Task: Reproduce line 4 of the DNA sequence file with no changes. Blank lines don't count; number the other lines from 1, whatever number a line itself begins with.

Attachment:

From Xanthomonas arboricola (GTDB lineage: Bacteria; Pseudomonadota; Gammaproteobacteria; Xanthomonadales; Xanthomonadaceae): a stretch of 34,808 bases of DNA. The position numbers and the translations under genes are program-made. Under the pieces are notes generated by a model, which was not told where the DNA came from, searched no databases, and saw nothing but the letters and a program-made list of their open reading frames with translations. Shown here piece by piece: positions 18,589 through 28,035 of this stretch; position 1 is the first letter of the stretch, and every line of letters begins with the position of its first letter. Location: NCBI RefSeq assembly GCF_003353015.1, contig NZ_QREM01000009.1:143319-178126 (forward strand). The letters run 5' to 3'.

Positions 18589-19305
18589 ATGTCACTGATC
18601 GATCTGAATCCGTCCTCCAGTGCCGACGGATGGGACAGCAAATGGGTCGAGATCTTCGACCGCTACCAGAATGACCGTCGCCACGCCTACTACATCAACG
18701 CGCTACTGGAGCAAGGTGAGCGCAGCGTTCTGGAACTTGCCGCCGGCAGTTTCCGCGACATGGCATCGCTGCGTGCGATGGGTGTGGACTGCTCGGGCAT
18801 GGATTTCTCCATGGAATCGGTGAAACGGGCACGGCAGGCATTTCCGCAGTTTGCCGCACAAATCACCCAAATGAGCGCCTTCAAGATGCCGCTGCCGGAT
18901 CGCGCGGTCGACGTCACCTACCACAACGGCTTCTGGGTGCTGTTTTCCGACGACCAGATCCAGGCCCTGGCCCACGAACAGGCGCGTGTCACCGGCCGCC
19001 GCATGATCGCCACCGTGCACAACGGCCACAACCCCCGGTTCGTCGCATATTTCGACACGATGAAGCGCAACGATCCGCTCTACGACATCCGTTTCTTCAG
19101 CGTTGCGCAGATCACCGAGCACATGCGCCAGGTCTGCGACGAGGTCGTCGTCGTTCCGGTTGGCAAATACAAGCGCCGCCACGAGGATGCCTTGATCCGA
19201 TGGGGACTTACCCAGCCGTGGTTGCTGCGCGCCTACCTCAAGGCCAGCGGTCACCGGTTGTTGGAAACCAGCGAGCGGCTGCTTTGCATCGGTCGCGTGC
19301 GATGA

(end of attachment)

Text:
18601 GATCTGAATCCGTCCTCCAGTGCCGACGGATGGGACAGCAAATGGGTCGAGATCTTCGACCGCTACCAGAATGACCGTCGCCACGCCTACTACATCAACG